Suriname is one of the greenest countries in the world with more than 90% of the land surface covered by natural tropical rainforest, mainly found in the hinterlands. Its extensive tree cover is vital to the country's efforts to mitigate climate change and maintain carbon negativity. However, despite this significant mitigation function, as a country with high-poverty levels and a population heavily reliant on natural resources, the Surinamese are highly vulnerable to the effects of climate change (increasing temperatures, changes in rainfall patterns, and rising sea level).

Suriname is also one of the least densely populated countries on earth with approximately 618,000 inhabitants. Most of the people live by the country's north coast, in and around its capital, Paramaribo. Indigenous people and Maroon tribes—descendants of Africans who fled Dutch plantations and established independent small settlements in the hinterland—representing respectively 4% and 21% of the total population, make up almost the entire population of the interior of Suriname, which stands as the most underdeveloped region in the country with hardly any presence of government institutions. The interior population is marginalized, and their livelihoods largely depend on natural resources, including forests.

The hinterlands have two conservation areas: the Brownsberg Nature Park (BNP) and the Central Suriname Nature Reserve (CSNR). BNP is the most accessible park and one of the most popular tourist attractions in Suriname. Brownsweg is a Maroon village of the Samaaka tribe community, which lies at the edge of the BNP, in the Brokopondo District. The CSNR is surrounded by Matawai community land, which has signed an agreement to conserve some 39,000 ha of the allocated community forest.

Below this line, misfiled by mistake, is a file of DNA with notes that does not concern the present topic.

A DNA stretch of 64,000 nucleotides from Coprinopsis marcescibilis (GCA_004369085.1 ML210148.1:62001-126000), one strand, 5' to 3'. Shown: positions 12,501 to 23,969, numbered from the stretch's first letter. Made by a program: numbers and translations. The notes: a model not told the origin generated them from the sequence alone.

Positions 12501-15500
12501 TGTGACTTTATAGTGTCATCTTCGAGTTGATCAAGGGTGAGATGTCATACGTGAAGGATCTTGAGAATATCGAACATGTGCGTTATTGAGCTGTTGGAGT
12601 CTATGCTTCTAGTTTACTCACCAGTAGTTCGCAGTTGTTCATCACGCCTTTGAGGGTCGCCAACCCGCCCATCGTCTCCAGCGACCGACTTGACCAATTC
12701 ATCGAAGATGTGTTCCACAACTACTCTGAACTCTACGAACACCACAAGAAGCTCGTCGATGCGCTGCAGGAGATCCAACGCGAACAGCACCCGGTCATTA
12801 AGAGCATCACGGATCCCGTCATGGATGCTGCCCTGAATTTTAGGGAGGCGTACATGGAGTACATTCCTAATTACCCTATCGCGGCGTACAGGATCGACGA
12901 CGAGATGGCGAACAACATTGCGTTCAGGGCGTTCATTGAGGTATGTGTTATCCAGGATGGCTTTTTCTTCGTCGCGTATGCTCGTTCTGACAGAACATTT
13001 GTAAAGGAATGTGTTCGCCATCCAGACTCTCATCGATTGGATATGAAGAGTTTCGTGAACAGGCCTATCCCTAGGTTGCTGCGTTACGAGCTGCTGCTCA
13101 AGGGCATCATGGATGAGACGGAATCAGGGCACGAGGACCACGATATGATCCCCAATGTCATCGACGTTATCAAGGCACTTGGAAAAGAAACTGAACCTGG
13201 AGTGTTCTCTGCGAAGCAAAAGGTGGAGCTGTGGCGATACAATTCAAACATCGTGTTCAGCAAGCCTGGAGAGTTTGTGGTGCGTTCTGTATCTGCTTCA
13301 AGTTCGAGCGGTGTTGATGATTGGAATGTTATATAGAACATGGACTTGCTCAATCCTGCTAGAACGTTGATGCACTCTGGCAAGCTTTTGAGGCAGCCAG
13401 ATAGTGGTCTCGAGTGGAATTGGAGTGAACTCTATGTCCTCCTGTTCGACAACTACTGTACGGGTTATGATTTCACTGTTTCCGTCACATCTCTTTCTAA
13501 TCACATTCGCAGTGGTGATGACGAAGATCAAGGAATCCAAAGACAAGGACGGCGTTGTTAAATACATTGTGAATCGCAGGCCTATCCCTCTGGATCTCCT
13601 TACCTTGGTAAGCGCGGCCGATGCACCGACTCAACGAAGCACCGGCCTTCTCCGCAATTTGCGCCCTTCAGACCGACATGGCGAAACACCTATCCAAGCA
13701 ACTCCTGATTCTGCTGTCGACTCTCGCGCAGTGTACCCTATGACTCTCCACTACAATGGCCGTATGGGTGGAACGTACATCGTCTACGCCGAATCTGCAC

The main challenges facing these local communities include gold mining, which severely impacts the deforestation rate, soil erosion and contamination, river siltation and ecosystem damage, logging/wood trade practices, lack of livelihood alternatives and employment opportunities, and consequently strong migration to the capital Paramaribo with loss of social identity.

The present Intervention “Local Actors for Change in the Hinterland - LACH” has a global budget of EUR 943,726, with the contribution of the European Union (EU) amounting to EUR 849,292. The Intervention’s duration is 30 months, and it falls under the second action (Civil Society Organisations as actors of governance and development – work in the field) of the Multi-Annual Action Programme “Civil Society Organisations and Local Authorities” (MAAP 2018-2020). Likewise, the Intervention responds to the sole priority area - Forest Partnerships - of the Multi-annual Indicative Programme (MIP 2021-2027) for Suriname.

The implementing modality of the Intervention is direct management, in charge of the Foundation Conservation International Suriname (CIS) as Lead Partner, and with Amazon Conservation Team Suriname (ACT-S) as its Implementing Partner. Both organisations are co-applicants for Lot 1 (“Enhancing life in the hinterland”) of an open Call for Proposals.

The main sub-grantees of the Intervention are Foundation for Nature Conservation in Suriname (STINASU), which is the authority responsible for the management of the Brownsberg Nature Park (BNP), and the National Women´s Movement (NVB) in charge of gender affairs. Public Authorities such as the Planning Office, Ministry of Land Policy and Forest Management (GBB), the Ministry of Natural Resources (NH), Ministry of Regional Development and Sport (ROS), Ministry of Justice and Police (JusPol), and the Ministry of Education, Research and Culture (MINOWC) are key collaborators.